One Million Community Health Workers

One Million Community Health Workers

Working in a World of Traditional and Modern Medicine

On a beautiful day in February I was able to speak with Community Health Workers in the Sauri Millennium Village Project in Kenya. A CHW lives in his or her community and understands the nuances of the region and the people who live there. In many ways, he or she serves as a cultural translator between a new health system with modern medicine and local people who have for generations had their own approach to addressing health concerns.

I spoke with CHWs about this tension between tradition and modernity in medical practices. In many rural communities, people often approach illness through the lenses of religion and tradition. While the majority of Kenyans are Christian, each tribal group has its own traditional approach to health. When a person becomes ill, he or she will often first contact a medicine man who prepares herbs and prays for the sick individual. As such, many people do not connect illness to unsanitary water or mosquito bites, but instead view it as the result of bewitchment.

Today, CHWs travel around these villages, visiting households and providing modern medicine, but they often struggle to reconcile these new techniques with the “old ways.”

“They don’t want to come to the clinic,” CHW Lilian Atieno chimed in when asked about the hardest part of her job. Lilian is a CHW in training and has only been on the job for a couple of months. Her supervisor and lead CHW for Gongo, Edward

CHWs at Gongo Health Center at Sauri Millennium Villages Project

Ogilo also finds that hesitation of the community to use modern medicine is a challenge.

“They will go to the traditional medicine man and then come to the clinic only when things get really bad,” Ogilo said. “So something that could have been treated easily in their home becomes a much more difficult case. If they had just gone to the health center or called us when the symptoms first occurred, we could have avoided a lot of problems.”

Donald Apat, Health Coordinator in Sauri, wrote that CHWs face similar challenges in the Kenyan Kibera slum. Some of the traditional herbal medicines that residents use destroy children’s livers, and local hospitals do not have a remedy for this problem.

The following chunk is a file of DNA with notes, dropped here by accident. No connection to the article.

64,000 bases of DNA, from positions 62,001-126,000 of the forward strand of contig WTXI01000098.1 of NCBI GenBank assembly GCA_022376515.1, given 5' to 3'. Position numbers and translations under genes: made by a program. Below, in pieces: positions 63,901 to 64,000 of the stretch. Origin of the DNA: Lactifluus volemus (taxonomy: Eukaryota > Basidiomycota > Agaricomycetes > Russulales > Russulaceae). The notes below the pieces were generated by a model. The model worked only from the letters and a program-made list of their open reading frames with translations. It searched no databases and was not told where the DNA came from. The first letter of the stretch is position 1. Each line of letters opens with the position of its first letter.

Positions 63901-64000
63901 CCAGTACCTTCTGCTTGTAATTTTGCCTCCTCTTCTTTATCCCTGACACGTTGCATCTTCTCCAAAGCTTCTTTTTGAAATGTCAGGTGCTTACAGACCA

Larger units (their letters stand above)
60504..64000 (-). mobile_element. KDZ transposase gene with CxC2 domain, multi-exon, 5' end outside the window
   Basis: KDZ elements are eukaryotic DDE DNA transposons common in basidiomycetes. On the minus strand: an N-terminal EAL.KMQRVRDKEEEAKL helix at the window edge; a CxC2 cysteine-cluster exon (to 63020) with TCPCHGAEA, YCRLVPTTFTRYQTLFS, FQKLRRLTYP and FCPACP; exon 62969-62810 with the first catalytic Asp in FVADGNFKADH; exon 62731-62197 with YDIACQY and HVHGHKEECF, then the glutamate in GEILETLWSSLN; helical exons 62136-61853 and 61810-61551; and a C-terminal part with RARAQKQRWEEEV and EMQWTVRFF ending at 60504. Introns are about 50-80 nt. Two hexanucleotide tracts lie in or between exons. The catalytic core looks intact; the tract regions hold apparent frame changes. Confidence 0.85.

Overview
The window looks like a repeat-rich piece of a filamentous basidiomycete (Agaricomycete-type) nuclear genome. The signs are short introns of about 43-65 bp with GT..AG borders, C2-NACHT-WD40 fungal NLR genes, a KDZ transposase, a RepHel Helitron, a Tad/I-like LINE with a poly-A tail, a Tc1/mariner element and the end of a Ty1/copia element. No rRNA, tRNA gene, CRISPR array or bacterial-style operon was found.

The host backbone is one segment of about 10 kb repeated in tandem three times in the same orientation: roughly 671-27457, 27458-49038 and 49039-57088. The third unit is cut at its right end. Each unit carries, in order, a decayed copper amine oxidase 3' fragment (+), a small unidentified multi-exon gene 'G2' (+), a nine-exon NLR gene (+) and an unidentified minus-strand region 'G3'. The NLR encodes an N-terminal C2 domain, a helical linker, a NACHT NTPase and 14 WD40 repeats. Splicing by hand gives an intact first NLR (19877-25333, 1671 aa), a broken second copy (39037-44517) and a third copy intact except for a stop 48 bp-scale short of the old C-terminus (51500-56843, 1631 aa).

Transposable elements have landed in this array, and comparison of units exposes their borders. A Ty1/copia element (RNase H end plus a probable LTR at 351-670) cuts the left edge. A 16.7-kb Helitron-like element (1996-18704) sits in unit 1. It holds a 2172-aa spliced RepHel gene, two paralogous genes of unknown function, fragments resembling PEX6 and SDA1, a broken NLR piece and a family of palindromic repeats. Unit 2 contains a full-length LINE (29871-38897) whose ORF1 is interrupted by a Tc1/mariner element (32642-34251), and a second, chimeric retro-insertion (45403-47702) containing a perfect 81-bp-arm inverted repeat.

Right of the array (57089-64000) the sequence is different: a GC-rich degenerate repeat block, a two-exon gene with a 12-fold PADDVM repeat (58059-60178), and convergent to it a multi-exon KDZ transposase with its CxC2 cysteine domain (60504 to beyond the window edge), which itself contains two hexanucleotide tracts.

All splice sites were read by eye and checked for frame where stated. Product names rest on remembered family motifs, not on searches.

“Kenyatta national hospital—its largest teaching and referral hospital— doesn’t routinely admit patients with liver damage due to herbal medication because they don’t have the capabilities to reverse these conditions,” Apat wrote in an e-mail.

Modern facilities and treatment are also particularly important for the health of pregnant women. During labor, many women seek a traditional birth attendant (TBA) to help with antenatal care. If there are any complications during labor, however, and the TBA lacks the resources to deal with them, transportation to a rural clinic or a larger health facility is slow, due to a lack of roads and other infrastructure issues.

Another concern is for HIV/AIDS pregnant mothers who, without testing and treatment, will pass the disease on to their newborns. Clinics and health facilities test all pregnant women for HIV/AIDS, treating the affected mothers and giving their children retroviral drugs that will allow the child to live an HIV negative life.

While this practice is safe and successful, some mothers choose not to be tested. Many are worried about the stigma that goes along with the disease. CHWs are actively involved in campaigns to combat stigma and promote testing and treatment of sick patients. Many of these campaigns have been successful and the community is starting to see the positive effects of modern medicine.

“CHWs have managed to convince their neighbors to test for HIV and some turn to be positive, but the level of secrecy and privacy they hold is amazing,” Dr. Apat wrote about the CHW’s impact of increasing rates of HIV testing.

At the end of the day, CHWs aren’t just community members who check on sick people and deliver bed nets. As CHW Maurice puts it, “we need to educate our people and end their ignorance.” CHWs are important to this cause because they speak the language and culture of their community.

Achieving the MDGs will not only require having strong health systems, but people who know how to access these systems and feel confident in knowing that their lives will be better for it. The CHWs understand the importance of religion and tradition. Indeed they may have been raised with similar beliefs, but they also know that modern medicine can save lives. In fact, we cannot achieve the the health-related MDGs without CHWs, particularly in the most rural parts of our global community.

Help spread the word about CHWs. Tell your friends to visit to learn more about the campaign to scale up CHWs in sub-Saharan African by the end of 2015.

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